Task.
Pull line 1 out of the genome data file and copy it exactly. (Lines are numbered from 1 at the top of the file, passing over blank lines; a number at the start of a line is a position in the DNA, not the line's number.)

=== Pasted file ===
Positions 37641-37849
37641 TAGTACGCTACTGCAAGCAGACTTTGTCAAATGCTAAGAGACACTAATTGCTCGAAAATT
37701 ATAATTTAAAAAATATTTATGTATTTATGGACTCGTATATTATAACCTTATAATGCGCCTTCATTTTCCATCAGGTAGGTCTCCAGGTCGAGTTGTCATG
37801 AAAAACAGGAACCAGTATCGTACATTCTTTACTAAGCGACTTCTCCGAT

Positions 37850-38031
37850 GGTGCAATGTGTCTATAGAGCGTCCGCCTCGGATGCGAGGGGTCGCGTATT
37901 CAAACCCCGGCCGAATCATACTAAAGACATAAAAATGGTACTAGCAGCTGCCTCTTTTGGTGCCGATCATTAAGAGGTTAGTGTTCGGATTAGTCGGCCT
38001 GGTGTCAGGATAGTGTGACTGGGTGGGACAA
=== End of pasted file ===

Positions 37641-37849